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Why are woodpeckers pecking our wood divisions on the outside of our house?

Sent in by Patricia Kind, Sheriffhales, Shropshire

Great spotted woodpeckers inhabit a variety of broadleaved and mixed woodlands and woodland edge, copses, parks and orchards. It is the species most likely to be seen in gardens.

Woodpeckers have a specialised lifestyle, and require dead wood both for nesting and for feeding. They excavate their nesting holes in tree trunks or large branches, favouring a dead tree or a live one that has soft wood, such as a birch or a willow.

They also chisel and excavate wood to reach wood-boring insects. Instead of singing to declare their territory, woodpeckers drum to advertise their presence to others. They require wood with particular resonant qualities for this purpose.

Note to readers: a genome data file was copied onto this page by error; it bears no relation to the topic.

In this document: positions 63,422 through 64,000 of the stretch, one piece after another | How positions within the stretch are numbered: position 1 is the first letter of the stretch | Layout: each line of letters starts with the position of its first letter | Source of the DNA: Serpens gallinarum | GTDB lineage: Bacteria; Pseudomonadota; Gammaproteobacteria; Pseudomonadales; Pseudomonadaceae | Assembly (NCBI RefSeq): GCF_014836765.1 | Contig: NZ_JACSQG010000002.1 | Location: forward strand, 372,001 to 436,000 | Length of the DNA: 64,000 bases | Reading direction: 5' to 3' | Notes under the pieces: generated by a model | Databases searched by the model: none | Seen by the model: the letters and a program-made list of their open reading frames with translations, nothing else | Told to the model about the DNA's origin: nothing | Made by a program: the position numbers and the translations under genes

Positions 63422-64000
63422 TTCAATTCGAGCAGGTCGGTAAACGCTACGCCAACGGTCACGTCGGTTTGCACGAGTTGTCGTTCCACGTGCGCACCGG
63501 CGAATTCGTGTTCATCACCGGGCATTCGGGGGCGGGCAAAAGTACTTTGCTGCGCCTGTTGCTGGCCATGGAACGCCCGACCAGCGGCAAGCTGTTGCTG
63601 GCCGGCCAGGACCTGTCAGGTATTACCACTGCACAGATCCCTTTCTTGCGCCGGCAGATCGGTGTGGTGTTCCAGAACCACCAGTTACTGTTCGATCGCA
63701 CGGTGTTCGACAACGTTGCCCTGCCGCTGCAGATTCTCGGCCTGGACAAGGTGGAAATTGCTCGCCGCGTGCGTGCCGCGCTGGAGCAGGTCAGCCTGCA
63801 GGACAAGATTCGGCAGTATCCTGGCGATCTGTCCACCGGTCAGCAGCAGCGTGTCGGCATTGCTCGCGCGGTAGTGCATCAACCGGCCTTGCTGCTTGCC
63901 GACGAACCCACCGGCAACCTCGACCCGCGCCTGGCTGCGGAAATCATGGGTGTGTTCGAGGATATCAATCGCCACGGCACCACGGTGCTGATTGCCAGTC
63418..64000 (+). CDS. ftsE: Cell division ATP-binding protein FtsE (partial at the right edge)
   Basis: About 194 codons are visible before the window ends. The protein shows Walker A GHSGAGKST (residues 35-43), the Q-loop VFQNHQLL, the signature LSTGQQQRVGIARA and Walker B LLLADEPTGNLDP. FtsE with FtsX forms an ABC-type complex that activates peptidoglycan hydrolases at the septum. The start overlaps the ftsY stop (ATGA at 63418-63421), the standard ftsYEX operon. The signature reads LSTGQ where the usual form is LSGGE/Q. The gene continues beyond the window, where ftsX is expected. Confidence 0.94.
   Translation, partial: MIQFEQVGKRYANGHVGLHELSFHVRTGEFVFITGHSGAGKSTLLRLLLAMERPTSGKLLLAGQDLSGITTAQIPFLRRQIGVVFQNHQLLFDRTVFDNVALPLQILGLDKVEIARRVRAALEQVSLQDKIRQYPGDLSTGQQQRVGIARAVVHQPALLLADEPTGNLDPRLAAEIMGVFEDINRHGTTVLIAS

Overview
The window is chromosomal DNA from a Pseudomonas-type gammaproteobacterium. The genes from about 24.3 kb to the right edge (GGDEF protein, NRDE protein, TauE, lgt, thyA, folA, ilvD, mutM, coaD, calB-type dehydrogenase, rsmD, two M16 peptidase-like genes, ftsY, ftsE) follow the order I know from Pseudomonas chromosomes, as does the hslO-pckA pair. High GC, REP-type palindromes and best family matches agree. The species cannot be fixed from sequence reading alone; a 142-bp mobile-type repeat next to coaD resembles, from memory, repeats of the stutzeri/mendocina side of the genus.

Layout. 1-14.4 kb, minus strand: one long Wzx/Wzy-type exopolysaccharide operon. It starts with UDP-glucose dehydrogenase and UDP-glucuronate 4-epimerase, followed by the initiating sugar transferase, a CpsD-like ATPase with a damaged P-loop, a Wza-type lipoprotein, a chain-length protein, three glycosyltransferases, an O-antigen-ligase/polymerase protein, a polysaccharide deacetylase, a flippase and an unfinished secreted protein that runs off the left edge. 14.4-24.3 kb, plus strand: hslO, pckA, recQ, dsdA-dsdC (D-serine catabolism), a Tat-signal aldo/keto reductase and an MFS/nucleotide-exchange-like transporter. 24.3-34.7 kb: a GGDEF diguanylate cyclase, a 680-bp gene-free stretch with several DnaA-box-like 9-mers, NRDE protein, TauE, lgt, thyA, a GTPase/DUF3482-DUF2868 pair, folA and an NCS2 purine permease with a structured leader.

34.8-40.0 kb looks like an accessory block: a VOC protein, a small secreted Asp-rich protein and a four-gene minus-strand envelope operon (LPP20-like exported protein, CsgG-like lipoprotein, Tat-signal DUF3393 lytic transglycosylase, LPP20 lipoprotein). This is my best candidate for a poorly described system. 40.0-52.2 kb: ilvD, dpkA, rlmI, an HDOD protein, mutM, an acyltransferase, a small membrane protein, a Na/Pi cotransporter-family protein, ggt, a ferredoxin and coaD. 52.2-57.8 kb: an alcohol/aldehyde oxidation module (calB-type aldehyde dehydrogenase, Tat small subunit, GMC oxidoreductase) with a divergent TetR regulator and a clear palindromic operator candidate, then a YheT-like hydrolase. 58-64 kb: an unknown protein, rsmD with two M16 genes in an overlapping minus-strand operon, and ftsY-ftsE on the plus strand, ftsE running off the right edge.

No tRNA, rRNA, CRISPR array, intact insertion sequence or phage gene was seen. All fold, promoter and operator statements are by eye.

The reason why a woodpecker would attack timber on the side of a building could be any of the three. However, the usual reason is that the bird is looking for food. Timber cladding of all kinds provide sheltered nooks and crannies for insects to hide in. Woodpeckers have very good hearing, and they will be able to hear the insects moving behind the timber, in the same way as they would locate a wood-boring grub inside a tree trunk or other piece of dead wood. Once it has located the food, the woodpecker would chisel through the timber to reach it.

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